The v-chip debate: blocking television sex, violence, and the first amendment the v-chip debate: blocking television sex, violence, and the first amendment i introduction serious conflict between protecting children from the potentially harmful. Children who watch many hours a week of violent tv may become inured to violence and begin to see the world as a scary and unsafe place as a parent, you are your child's first line of defense it's your job to protect your child from the negative effects of excessive tv violence and protect him from the problems resulting from such exposure.
Protecting children or protecting hollywood provided families with tools, such as the v-chip, descriptor indicators, and tv ratings, which allow sex, profanity, and violence on television was not to reduce such content rather, the entertainment. For decades, lawmakers have been debating what they can do to protect children from the harmful effects of violence on television the debate has intensified recently with three major proposals.
What is it about the portrayal of violence in comedy programs that provides cues to viewers that television violence is trivial or even nonexistent in that type of show in this study we develop and test four content-based explanations for this phenomenon. Tv watch has also found that most parents know that they have the option of the v-chip or other parental controls to monitor their children's television viewing, and believe it is primarily their responsibility, not that of the government, to protect children from inappropriate content on television. The v-chip will permit parents to block television programs that they feel are objectionable or problematic by working in conjunction with a television rating system that is, television programs (except news and sports) would receive ratings, and then parents could use these ratings to decide which programs they wanted to block out it is clear, then, that the effectiveness of the v-chip depends in large part on the utility of a television rating system.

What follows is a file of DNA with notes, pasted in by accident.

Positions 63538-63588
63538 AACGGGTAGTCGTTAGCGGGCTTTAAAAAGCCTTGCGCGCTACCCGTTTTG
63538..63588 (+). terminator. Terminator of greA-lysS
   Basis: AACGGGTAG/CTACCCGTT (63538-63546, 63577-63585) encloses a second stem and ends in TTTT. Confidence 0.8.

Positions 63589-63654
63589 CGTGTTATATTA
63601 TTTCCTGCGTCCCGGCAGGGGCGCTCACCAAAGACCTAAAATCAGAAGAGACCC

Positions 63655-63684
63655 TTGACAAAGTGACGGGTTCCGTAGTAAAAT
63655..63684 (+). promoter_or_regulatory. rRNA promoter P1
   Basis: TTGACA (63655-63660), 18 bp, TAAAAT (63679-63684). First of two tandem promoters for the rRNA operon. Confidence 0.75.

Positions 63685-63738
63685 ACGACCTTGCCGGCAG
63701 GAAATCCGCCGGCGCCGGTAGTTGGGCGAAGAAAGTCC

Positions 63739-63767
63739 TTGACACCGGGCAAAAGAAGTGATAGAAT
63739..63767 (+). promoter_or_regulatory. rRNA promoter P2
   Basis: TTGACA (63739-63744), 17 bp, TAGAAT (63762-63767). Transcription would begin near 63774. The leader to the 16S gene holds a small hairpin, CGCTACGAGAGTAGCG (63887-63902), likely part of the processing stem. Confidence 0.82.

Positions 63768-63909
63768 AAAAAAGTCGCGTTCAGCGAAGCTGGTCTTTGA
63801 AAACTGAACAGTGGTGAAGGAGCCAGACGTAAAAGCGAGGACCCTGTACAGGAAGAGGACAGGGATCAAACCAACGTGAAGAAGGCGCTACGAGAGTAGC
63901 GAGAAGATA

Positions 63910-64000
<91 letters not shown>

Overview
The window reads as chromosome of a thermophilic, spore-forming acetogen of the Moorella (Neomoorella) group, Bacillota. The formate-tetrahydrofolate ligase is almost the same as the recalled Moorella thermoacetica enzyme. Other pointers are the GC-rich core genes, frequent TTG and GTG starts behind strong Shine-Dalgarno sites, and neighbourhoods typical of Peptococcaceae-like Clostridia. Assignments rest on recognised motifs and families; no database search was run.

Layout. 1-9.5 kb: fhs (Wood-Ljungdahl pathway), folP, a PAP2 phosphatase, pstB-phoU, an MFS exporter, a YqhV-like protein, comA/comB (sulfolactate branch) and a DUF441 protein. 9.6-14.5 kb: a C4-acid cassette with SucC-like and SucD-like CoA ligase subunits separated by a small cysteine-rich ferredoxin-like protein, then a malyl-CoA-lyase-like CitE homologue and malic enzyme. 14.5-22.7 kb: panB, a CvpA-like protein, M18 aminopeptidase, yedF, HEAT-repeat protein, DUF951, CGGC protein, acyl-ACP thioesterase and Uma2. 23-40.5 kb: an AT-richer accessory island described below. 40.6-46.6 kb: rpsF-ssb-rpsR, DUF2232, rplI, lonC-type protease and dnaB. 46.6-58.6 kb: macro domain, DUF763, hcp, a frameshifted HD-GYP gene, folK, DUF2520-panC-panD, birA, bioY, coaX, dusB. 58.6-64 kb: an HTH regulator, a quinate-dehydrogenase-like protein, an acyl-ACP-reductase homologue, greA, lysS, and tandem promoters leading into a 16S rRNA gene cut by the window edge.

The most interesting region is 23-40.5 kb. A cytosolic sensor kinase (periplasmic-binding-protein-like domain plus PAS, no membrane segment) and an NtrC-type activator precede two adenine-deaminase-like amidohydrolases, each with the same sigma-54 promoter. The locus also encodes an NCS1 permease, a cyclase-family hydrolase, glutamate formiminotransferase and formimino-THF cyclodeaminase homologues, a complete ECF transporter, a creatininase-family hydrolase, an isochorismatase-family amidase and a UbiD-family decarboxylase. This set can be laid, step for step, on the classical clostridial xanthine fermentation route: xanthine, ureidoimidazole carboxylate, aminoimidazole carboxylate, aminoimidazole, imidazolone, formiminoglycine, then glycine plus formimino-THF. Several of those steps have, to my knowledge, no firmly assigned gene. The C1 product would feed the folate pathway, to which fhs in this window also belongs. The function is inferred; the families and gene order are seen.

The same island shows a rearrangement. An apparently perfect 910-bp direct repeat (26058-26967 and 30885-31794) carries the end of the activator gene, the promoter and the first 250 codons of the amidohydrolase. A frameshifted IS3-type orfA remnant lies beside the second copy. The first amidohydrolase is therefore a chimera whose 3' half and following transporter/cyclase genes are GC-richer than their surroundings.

Violence on tv and how it can affect your children by dr gail gross studies show that violence on television does have an adverse affect on children and the way they think and act.
7 ways to limit your child's exposure to violence in the media by katherine lee research shows that violent media content such as video movies and tv shows affect children, with many studies indicating that violence in media may be a risk factor for aggression, reduced empathy, increased confrontational and disruptive behavior, and other.
Raleigh — the media, particularly movies and television, have taken lots of criticism since thelittleton school shootings, but new technology, in the form of the v-chip, will help protect children from violence on television thev-chipwill be found in half the new tv sets sold in the us as of july, just in time for summer viewing.